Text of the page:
After NYPD Blue showed a bare butt on TV (a dude's at that), Spencer was convinced that Scully's "bowling ball boobs" (his 4th grade words, not mine) would eventually be shown on TV. So every week, around Wednesday, he would start hyping up the Friday X-files by telling me his older brother heard this was the week.

It obviously never happened.

Side note: This may be where my love of red heads came from.

After we had been hanging out for a year or so, he started inviting me to spend the night at his grandma's house, but not his.

His grandma and grandpa were pretty well off. They would pick me up and take us to Mid-Rivers mall in their giant, leased SUV. Spencer's grandma would give him $30 to spend while we putz around the mall. I always thought Spencer was lucky to have so much money at his disposal.

We usually ate mall food (me Sbarro, him Chic-fil-a), comb through all the books at Walden's, usually buying a comic-book (me, Calvin and Hobbes if I had money, him Batman vs Predator), and then head back to his grandparents's really nice duplex around a lake.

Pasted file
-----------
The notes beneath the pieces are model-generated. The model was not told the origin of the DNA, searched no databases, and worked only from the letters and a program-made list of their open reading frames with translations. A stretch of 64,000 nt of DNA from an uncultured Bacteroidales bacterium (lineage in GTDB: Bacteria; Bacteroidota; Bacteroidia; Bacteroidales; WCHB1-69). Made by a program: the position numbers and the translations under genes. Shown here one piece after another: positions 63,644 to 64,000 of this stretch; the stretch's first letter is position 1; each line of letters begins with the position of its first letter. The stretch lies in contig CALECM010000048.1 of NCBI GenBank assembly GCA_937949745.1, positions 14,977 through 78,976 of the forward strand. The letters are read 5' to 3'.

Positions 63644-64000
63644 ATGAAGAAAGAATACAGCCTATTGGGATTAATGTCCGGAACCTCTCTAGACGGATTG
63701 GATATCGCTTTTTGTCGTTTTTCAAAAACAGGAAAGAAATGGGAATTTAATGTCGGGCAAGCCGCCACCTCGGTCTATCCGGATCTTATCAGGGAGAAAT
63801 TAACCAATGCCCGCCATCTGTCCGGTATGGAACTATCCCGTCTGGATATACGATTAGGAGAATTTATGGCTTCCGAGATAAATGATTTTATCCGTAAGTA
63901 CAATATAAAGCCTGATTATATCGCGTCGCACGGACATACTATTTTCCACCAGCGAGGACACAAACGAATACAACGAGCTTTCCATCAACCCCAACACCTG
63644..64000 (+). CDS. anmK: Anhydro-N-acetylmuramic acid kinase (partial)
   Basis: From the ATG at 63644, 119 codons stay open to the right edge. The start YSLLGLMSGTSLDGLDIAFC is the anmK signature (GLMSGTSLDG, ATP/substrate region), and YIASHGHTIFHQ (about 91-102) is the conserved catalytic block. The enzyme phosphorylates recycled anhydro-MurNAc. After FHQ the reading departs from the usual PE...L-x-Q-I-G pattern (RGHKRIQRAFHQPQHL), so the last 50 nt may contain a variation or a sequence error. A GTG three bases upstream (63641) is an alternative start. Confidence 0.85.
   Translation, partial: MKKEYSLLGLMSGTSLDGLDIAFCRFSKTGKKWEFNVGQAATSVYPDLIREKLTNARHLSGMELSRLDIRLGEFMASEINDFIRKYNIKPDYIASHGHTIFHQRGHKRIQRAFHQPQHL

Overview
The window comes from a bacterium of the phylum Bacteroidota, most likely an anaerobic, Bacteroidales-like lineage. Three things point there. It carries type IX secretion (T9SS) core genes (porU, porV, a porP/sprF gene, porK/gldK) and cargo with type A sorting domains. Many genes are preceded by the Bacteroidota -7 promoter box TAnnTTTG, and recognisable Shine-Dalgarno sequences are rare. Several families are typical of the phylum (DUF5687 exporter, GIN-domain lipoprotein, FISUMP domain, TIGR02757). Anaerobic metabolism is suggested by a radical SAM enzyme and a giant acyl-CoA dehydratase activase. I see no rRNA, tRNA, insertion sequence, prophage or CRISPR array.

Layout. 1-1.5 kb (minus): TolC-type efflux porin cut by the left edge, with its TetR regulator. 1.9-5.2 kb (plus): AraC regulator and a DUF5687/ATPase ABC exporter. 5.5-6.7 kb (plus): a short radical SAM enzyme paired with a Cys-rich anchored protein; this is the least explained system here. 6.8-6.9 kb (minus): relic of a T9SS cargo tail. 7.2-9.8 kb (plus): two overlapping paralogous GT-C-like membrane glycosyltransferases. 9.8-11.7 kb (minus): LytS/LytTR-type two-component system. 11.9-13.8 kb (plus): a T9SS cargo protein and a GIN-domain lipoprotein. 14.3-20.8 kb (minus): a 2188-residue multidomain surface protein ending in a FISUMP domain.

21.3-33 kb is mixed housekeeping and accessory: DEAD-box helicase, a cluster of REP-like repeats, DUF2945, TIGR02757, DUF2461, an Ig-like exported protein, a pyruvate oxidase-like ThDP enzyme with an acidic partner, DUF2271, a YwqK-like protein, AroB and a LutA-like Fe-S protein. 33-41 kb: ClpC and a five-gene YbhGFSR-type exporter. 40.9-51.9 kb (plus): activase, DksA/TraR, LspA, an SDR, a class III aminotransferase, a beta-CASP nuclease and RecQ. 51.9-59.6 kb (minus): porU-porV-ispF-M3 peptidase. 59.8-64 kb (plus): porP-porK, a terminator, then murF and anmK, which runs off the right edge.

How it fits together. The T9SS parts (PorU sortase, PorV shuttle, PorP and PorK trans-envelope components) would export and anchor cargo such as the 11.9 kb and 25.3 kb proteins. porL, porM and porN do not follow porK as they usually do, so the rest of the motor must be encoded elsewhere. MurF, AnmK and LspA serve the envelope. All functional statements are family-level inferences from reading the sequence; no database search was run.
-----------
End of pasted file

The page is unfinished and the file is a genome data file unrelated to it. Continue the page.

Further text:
Normally we would then play his grandparent's Gateway PC which was incredibly powerful
compared to any computer we had.

There was a largely forgotten game called Hunter Hunted that was our favorite, where one of us would play as a beast and one a man, and we would fight our way through a post-apocalyptic future together.

To this day, these warm memories usually have me loading the game onto my PC once a year to play through it.